Is Anxiety Biological?

By James M. Rochford

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We’ve already addressed the spiritual causes and cures for anxiety (see “Anxious for Nothing”). But does anxiety have a biological component as well? We believe so. As Collins writes, “Today it is generally recognized that anxiety is more than a purely psychological or purely physiological condition. It has elements of both, and both must be considered when anxiety is treated.”[1] Anxiety is surely a multifactorial issue, and as believers, we would do well to develop a robust view.

Biological causes of anxiety

We’re convinced that there are genetic factors that we’re born with that can predispose an individual to anxiety. But in addition, our lifestyle, behavior, and beliefs can wear down our brain chemicals (i.e. neurochemistry), thus creating biological reasons for anxiety. When we are stressed and anxious, our muscles use adrenalin. As a result, our body uses up neurochemicals like serotonin, dopamine, and norepinephrine. Psychologists Wehrenberg and Prinz writes, “Stress responses burn out the immune system, making one subject to illness, and can deplete the supply of neurotransmitters that keep the brain functioning in balance.”[2]

GABA (gamma-aminobutyric acid) transmitters are the most important calming neurotransmitters in the brain. They exist in abundance and serve as natural tranquilizers that control over-excitability, calm overzealous nerves, and help us feel at peace.[3]

Cortisol (a neurotransmitter similar to adrenaline) “is activated by stress. It gives us energy for survival and helps people cope. We need cortisol and can’t live without it. But when there is excessive and prolonged stress, the GABA is depleted.”[4]

Anxiety depletes our brain chemicals and make us more prone to anxiety. As we take proper steps to get out of anxiety, this chemistry returns to balance. But this takes time.

How does diet affect anxiety?

Diet plays a significant role in our anxiety. Psychologists usually tell patients to avoid CATS from our diet: caffeine, alcohol, tobacco, and sweeteners.[5]

Caffeine. Anxiety is due to an overactive brain. Caffeine is a stimulant and doesn’t help.

Alcohol. “Alcohol also has a connection to panic. When it is first ingested, it calms the brain down through its impact on GABA reception, but after the sedating effect wears off and before it is completely eliminated from the body, it leaves cells in the brain irritated, creating agitation… The more a person drinks and the more frequently, the greater the likelihood of anxiety stemming from alcohol use.”[6]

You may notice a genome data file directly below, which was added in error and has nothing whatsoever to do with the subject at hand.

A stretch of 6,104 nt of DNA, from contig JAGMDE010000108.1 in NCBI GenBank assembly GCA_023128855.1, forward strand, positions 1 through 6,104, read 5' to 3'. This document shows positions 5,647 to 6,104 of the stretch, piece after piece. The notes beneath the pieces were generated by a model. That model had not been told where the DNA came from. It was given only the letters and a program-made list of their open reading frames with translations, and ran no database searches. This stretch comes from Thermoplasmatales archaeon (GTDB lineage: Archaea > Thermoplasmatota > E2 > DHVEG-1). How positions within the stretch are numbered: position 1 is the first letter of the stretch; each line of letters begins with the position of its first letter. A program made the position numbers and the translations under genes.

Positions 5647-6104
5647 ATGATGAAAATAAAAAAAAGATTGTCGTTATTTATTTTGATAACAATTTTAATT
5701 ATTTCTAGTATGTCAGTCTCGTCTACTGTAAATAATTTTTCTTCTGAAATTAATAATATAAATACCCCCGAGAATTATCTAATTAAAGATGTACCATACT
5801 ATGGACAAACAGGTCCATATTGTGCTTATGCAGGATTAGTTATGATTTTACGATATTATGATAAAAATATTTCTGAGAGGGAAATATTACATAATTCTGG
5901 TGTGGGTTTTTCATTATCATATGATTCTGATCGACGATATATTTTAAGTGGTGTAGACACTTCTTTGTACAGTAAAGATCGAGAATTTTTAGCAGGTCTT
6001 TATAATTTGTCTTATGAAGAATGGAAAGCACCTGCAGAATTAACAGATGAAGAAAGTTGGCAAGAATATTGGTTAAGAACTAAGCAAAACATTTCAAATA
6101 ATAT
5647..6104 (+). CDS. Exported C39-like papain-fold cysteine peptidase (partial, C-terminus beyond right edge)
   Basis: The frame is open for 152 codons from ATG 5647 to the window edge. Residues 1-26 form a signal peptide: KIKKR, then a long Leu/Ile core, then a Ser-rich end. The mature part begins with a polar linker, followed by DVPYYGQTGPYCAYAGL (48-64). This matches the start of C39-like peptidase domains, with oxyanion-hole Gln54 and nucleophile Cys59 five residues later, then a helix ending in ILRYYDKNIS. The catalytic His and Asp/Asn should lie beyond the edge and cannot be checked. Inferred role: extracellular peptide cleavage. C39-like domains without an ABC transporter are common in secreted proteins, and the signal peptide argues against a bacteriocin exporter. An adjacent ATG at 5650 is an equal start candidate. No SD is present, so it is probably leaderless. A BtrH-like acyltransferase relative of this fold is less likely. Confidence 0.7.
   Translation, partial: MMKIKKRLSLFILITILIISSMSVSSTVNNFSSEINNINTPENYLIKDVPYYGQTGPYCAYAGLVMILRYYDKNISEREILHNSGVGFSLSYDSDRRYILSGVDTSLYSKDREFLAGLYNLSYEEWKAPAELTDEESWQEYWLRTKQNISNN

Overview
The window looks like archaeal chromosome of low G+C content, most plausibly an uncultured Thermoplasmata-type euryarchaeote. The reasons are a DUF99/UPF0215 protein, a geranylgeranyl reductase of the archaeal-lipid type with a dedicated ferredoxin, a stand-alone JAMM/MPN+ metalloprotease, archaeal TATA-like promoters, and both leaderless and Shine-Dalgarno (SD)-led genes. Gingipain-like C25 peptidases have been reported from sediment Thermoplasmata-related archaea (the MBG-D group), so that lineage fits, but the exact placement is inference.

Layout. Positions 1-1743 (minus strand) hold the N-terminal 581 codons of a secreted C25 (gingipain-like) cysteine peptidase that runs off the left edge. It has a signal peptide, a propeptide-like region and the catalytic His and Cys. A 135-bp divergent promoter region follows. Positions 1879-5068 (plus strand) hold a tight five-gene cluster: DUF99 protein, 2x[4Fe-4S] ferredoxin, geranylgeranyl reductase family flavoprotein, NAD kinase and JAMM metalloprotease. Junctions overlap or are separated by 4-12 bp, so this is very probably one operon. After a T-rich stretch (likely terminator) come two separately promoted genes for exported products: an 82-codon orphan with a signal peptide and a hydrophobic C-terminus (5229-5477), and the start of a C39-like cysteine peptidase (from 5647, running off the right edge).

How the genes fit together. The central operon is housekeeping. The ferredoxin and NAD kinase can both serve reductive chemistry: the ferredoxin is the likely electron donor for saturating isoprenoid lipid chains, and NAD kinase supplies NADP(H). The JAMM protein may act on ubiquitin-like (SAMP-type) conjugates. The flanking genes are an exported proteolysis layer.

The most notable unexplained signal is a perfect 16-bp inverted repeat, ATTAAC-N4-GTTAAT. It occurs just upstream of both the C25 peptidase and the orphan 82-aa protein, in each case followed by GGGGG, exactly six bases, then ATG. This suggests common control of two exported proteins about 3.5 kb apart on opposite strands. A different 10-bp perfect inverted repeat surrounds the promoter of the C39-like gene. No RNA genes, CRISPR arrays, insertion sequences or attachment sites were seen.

Tobacco. There is some debate on tobacco’s influence on anxiety. Smoking is a relaxing activity, but “smoking is linked to increased sensations of panic.”[7] But this should be a long-term goal. In the short term, quitting can make people more anxious. Honestly, while smoking is bad for us, it might be better to tackle one problem at a time.

Sweeteners. People with hypoglycemia will feel anxiety with spikes of sugar and low sugar levels: “The sweetener aspartame has been linked to increased anxiety among many other problems.”[8]

Self-control is one of the fruits of the Spirit (Gal. 5:23), so it shouldn’t surprise us that our diet would affect our mental health.

How does exercise affect anxiety?

When we are stressed, our adrenalin fires unnecessarily and too much. This is highly correlated with generalized anxiety and PD. Wehrenberg and Prinz write,

Physical activity dissipates the adrenalin released in the stress response. Exercise helps the body rid itself of toxins more quickly; the stress response releases cortisol, which is toxic to brain cells. Exercise uses up the fat and glucose released by the stress response. Exercise raises levels of neurochemicals that promote positive mood and energy.[9]

Aerobic exercise is the best because it is a great long-term relaxer, and it may help out at the moments when stress is high. Also, exercise increases blood flow to the brain and may help generate new neurons. Aerobic or anaerobic workouts discharge pent-up energy and cause neurochemistry changes. The vigorous activity uses up the adrenalin of the stress response and helps to rid the body of toxic cortisol.[10]

Therefore, exercise plays a major role in gaining control of anxiety. We should exercise:

-Five to seven days a week.

-Thirty to forty-five minutes a day.

-At 70% of maximum heart rate (i.e. if you have difficulty talking when exercising).

Of course, the first humans were very active (Gen. 2:15), so it shouldn’t surprise us that physical activity is important to our mental health. Paul tells us that physical exercise is of “little profit,” but he doesn’t say that it’s “no profit.” Moderate and even gentle exercise such as a brief walk can help here.[11]

How does sleep affect anxiety?